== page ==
This is the first feature for writer/director Gavin Weisen and he does a decent job of pulling everything together. What I think he needs to do next time is, much like George, find his artistic voice and something to say rather than show us what he thinks we want to see. I like the indie hipster affectations, despite my general distaste for the hipster, but I do like to see something different blended in. It is like Weisen knew how to make all the pieces together and have it make sense, but wasn’t sure what to do then. We are left with interesting ideas steeped in a highly unbelievable reality.
I like the film despite its lack of a unique voice. It is primarily due to the performances of Highmore and Roberts, as well as some supporting work from Michael Angarano, Blair Underwood as the school principal, and Jarlath Conroy as George’s stepfather, than what the story had to offer itself. Also, there is the fact that a young friend of mine is an artist seeking his voice, not unlike the main character, although I feel it safe to say he is going about it in a much less fatalistic fashion.
Audio/Video. The film is presented in a 2.4:1 aspect ratio. It is a decent looking disk that has a good level of detail . The problem is that it feels terribly flat and at times a little to the soft side. Where I have seen films with flat color palettes pop with great detail differentiating on screen items, this one seems to treat everything the same. Sure the evidence of detail exists, but the characters often do not seem to be any different than the trees or furniture. There is a lack of depth that I do not recall from the theater, but that may just be my memory. It is a fine transfer, just unspectacular.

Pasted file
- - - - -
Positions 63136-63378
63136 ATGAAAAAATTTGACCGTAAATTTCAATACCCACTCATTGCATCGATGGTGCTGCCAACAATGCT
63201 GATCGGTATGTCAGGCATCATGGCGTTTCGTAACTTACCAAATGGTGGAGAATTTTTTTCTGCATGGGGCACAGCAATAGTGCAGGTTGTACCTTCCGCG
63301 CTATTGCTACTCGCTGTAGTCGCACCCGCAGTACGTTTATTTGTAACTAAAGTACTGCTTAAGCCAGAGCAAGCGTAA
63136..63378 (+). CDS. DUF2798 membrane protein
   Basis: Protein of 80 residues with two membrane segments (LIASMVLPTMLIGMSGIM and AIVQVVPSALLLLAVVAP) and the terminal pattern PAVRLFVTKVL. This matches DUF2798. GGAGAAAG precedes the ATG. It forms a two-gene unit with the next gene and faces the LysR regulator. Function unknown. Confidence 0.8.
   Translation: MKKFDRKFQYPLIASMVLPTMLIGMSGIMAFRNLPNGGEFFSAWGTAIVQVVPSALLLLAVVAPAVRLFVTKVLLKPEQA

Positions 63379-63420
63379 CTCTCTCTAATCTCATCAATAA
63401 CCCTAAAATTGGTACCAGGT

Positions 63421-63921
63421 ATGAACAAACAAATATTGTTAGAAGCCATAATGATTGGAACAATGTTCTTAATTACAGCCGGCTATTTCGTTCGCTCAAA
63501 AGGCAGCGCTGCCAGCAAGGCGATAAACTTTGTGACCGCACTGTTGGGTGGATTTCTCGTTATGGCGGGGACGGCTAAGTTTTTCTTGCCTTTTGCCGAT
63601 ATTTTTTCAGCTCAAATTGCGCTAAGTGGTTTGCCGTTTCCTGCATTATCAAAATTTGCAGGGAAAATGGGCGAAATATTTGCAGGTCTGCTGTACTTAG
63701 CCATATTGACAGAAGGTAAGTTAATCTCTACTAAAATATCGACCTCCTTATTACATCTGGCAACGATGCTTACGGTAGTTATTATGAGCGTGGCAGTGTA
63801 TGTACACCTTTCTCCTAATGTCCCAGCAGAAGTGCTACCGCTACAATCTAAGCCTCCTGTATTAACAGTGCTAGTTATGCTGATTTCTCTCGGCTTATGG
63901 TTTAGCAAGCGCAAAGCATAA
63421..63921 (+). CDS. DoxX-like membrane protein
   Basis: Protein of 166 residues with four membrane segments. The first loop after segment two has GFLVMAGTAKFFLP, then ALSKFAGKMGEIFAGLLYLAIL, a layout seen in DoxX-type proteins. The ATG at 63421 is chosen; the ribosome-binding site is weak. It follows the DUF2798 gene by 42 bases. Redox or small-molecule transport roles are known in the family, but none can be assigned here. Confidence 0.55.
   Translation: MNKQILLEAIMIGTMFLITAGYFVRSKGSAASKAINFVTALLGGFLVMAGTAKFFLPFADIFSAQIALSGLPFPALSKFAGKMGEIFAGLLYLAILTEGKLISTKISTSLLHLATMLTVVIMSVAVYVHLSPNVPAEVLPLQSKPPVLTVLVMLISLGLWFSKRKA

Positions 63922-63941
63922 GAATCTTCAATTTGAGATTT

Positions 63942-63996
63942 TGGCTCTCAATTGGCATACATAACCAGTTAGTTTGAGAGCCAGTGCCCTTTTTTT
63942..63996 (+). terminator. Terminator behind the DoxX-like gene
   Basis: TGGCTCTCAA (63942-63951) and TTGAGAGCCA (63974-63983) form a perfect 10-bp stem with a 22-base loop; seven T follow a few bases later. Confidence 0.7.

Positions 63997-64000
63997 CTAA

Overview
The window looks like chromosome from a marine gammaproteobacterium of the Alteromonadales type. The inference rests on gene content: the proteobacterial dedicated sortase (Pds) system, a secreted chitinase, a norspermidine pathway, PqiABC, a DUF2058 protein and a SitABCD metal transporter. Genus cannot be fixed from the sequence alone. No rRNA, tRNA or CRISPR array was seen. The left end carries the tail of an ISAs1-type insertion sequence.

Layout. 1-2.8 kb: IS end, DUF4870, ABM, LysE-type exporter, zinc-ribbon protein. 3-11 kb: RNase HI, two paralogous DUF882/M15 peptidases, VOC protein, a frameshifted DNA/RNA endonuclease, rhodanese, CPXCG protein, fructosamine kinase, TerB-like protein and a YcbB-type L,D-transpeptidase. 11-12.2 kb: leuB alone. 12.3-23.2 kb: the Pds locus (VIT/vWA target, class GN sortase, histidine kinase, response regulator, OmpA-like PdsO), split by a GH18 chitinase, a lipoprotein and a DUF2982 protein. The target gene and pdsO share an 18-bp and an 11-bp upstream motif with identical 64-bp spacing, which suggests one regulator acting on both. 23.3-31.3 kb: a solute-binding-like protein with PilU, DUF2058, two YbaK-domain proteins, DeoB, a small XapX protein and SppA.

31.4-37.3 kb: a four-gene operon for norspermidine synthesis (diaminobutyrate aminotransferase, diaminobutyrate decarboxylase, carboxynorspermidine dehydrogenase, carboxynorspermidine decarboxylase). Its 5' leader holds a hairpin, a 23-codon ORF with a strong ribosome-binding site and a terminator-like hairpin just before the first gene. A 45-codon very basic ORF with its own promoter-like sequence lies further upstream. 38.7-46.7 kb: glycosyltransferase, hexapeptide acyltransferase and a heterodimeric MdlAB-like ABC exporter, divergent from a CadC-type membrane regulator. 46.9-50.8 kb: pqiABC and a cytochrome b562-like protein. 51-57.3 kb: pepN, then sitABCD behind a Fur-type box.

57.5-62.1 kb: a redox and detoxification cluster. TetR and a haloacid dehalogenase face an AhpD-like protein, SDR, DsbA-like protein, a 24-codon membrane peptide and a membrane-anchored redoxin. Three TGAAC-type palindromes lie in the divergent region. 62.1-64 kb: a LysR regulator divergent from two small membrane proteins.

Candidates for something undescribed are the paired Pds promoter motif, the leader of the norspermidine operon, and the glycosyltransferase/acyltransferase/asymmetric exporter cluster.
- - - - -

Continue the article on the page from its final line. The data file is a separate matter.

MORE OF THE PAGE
The audio is presented in a 5.1 DTS MasterHD track. It is a solid track with great dialogue clarity, but like the video it does not establish itself as being anything special. There is nice use of surrounds for ambiance whenever they are outside on the streets of New York City. Aside from ambiance, the surrounds don’t a lot of activity and there is not much bass to play with. That is all right as this is very much a dialogue driven film.
Extras. This release has a few things included on it, they are largely not worth your time, basic superficial things that reuse the same clips.
- Audio Commentary with Director Gavin Wiesen. The track has some good information, but is generally to the dry side.
- “New York Slice of Life.” A brief look at shooting in NY, accompanied by some film clips.
- “On Young Love.” A glance at the theme of first love with some clips.
- “Fox Movie Channel Presents – In Character with Freddie Highmore.” Another short featurette with some interview footage with Freddie Highmore with still more clips.
- “HBO First Look – The Making of The Art of Getting By.” This feels like a combination of the above three and offers little insight.
- Theatrical Trailer.
Bottomline. This is a decent film I think many will enjoy. It was sort of fun watching teenage George talk like he is an old man. It felt a touch rehearsed, but that is all right. I say give it a watch, but there shouldn’t be any need to watch it again.